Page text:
Pipeline Wireless USA Pre-WiMax deployment in Boston metro area being migrated to WiMax mid-2008 for fixed high-bandwidth services with QOS
Primus Telecommunications Canada Canada Trials of 802.16e broadband wireless access in 2007
Reliance Communications India Plans to deploy WiMax in India
Saudi Telecom Saudi Arabia Deploying 802.16e WiMax network in major cities, including Riyadh, Jeddah and Dammam
SHD (SFR/Neuf Cegetel JV) France 802.16e WiMax service in Paris, and planned for Ile-de-France (IDF) and Provence-Alpes-C�te d�Azur (PACA) regions by mid-2009
Solo Direct Connect USA 802.16e WiMax broadband service in greater Quad Cities Area including Davenport and Bettendorf, IA as well Moline/East Moline and Rock Island, IL
Sprint Nextel (meging with Clearwire to form new Clearwire) USA XOHM mobile WiMax commercial services start in Baltimore (third quarter 2008) and in Chicago and Washington, DC (fourth quarter)
Summa Telecom Russia Plans to build a nationwide WiMax network that will cover some 330 cities by 2010 with fixed and later mobile broadband serivices
Tata Communications India Deploying in 10 Indian cities, including Bangalore, Chennai, Delhi, Hyderabad, and Mumbai. Plans to spend between $500 million and $600 million by 2010 on WiMax networks in India
Telekom Slovenije Slovenia WiMax trials began in 2007
Telenor Norway Deploying WiMax as fill-in to DSL coverage in rural areas
Telkom South Africa Launched Do Broadband Wireless WiMax service in 2007 as DSL fill-in initially
Towerstream USA Deploying commercial 802.16e WiMax fixed service in several US cities during 2008; may introduce nomadic services later
TransTelecom Bulgaria Initial deployment of 802.16d WiMax in 2006, now upgrading with 802.16e mobile WiMax network, covering central business districts and hot spots in the country's major cities
TVA Brazil Trial in Rio Janeiro of 802.16e WiMax
United Information Highway Company Thailand Trials completed in 2008 in Bangkok and Phuket of 802.16e WiMax
Unwired Group Australia Pre-WiMax ISP to deploy 802.16e mobile WiMax
VDC Vietnam Trial deployment in remote village with Intel
Vipfone Spain Broadband access in Almeria province since 2007
VSE NET Germany 802.16e WiMax Saar regional 6Mbit/s broadband service in 2008
VTR Chile Deploying 802.16e WiMax to reach 3.4 million homes nationally
Warid Uganda Deploying IMS/WiMax network to support advanced services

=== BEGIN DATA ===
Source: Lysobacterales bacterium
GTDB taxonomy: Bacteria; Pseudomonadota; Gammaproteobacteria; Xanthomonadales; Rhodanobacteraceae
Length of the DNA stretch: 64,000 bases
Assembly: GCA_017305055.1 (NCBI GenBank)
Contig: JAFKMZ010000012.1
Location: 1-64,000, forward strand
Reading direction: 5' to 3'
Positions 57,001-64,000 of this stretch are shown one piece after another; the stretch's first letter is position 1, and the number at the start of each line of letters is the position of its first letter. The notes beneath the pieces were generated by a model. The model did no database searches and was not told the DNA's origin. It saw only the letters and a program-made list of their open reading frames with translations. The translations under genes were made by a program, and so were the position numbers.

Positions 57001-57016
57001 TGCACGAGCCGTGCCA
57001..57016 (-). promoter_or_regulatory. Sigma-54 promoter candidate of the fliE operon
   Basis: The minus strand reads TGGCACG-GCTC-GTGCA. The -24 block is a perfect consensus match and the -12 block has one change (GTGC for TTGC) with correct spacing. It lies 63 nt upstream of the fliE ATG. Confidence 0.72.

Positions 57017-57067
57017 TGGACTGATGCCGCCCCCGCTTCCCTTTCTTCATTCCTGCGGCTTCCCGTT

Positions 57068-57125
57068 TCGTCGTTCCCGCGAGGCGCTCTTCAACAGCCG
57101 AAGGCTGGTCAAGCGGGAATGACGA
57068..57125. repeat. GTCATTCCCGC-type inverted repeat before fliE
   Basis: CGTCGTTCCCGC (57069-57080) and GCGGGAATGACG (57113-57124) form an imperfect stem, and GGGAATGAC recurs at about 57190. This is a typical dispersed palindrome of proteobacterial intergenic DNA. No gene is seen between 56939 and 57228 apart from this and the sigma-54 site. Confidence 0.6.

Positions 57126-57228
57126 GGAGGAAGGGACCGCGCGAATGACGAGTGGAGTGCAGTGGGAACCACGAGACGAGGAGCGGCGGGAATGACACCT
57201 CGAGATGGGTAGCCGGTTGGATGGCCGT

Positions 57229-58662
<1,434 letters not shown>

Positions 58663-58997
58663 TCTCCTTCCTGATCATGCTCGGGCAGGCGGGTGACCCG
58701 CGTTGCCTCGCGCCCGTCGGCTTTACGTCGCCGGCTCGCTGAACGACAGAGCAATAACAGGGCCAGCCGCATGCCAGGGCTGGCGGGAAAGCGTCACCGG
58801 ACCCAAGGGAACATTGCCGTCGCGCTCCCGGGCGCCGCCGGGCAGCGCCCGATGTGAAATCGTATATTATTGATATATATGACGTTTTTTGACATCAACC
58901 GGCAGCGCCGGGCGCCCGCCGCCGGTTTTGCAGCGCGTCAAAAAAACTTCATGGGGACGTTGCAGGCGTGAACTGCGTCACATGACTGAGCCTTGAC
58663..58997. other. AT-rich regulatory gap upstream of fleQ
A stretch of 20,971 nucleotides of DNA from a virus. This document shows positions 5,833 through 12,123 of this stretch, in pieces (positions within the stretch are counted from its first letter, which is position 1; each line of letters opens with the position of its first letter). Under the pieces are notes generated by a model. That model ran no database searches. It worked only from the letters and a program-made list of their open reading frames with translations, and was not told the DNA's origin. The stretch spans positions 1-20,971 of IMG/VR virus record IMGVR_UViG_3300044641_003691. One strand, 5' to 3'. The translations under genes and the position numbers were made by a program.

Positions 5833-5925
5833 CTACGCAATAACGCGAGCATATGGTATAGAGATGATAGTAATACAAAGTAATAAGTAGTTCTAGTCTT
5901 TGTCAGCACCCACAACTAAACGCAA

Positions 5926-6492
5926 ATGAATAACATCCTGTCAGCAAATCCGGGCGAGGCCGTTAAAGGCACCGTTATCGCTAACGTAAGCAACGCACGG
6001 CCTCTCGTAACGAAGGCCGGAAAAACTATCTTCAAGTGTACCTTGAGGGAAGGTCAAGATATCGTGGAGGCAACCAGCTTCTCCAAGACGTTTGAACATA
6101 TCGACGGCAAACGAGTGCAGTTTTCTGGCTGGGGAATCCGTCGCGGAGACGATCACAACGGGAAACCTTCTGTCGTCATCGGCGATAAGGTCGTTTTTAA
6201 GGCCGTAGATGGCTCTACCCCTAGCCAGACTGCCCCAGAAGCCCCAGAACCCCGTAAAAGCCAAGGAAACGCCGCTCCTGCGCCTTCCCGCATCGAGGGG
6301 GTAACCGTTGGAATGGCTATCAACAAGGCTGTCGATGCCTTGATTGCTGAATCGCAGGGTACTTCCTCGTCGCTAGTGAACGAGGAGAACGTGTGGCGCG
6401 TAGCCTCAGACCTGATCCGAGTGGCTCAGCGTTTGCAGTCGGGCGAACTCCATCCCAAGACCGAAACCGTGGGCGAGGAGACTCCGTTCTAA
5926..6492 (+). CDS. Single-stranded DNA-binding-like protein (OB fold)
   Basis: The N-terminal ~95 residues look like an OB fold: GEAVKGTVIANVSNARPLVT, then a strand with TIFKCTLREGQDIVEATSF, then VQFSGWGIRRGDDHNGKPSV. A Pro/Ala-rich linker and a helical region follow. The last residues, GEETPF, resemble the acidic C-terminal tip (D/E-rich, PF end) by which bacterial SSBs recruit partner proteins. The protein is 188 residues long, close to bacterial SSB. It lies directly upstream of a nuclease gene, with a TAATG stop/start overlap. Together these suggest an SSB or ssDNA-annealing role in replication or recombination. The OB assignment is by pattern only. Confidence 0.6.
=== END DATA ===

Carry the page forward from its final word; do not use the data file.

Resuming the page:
Wateen Telecom Pakistan Deploying national 802.16e WiMax network in Pakistan
Wideway Do Brasil Brazil Deploying national WiMax network in Brazil
WiMax Telecom Austria, Germany, Switzerland, Slovakia, Croatia Deploying 802.16d and 802.16e WiMax networks mainly for residential broadband Internet and VOIP since 2005. Currently expanding in Croatia (initially the areas of Split and Osijek followed by other regions) and Switzerland. Plans advanced multimedia services
Worldmax Netherlands Deploying national 802.16e mobile WiMax service
ZAIN Bahrain Deployed national WiMax network for high-speed fixed and nomadic internet and voice services in 2007
Most of these deployments were announced or became operational during 2007 and 2008. Many of the more recent ones use the so-called 802.16e standard, even if only fixed or nomadic services are currently offered. Source: Light Reading, 2008

In the U.S., despite the increasing commitment to WiMax by numbers of smaller operators and service providers, there has been some media feeling that WiMax has stalled a little. This is primarily because of the on-again/off-again Sprint Corp. (NYSE: S) and Clearwire LLC (Nasdaq: CLWR) national mobile WiMax project. This acquired symbolic significance as potentially being the first Tier 1 mobile operator in a big developed market to commit to WiMax for a major national service – but things seemed to be going awry. (See, for example, Sprint Quiet on WiMax Launch Date and Clearwire Q4 Drops, WiMax News Doesn't.) The feeling went that, if Sprint Nextel, which clearly needs something to boost its sagging competitive position in mobile, couldn’t make national Tier 1 WiMax fly, would anyone else bother to try?

However, the recent proposal to fold Clearwire’s and Sprint Nextel’s WiMax assets into a new company (confusingly also called Clearwire), and the bringing in of substantial big-name strategic investors such as Google (Nasdaq: GOOG), Intel Corp. (Nasdaq: INTC), Comcast Corp. (Nasdaq: CMCSA, CMCSK), and Time Warner Cable Inc. (NYSE: TWC) could mark a change in perceptions. (See Sprint, Clearwire Create $14.5B WiMax Giant.)

“Sprint's WiMax plans had almost meant there was one major player behind WiMax in the U.S., but Sprint's recent troubles had always cast some doubt on whether the project would ever really take off,” says Jan Dawson, practice leader for Wireline, Wholesale, and Regulation at Ovum Ltd. “The new deal puts a number of other serious players and considerable investment behind the project, and makes it much more likely to achieve significant results. The real test will be when the new Clearwire actually starts to offer services, but it at least has the potential to make a big impact on the U.S. market.”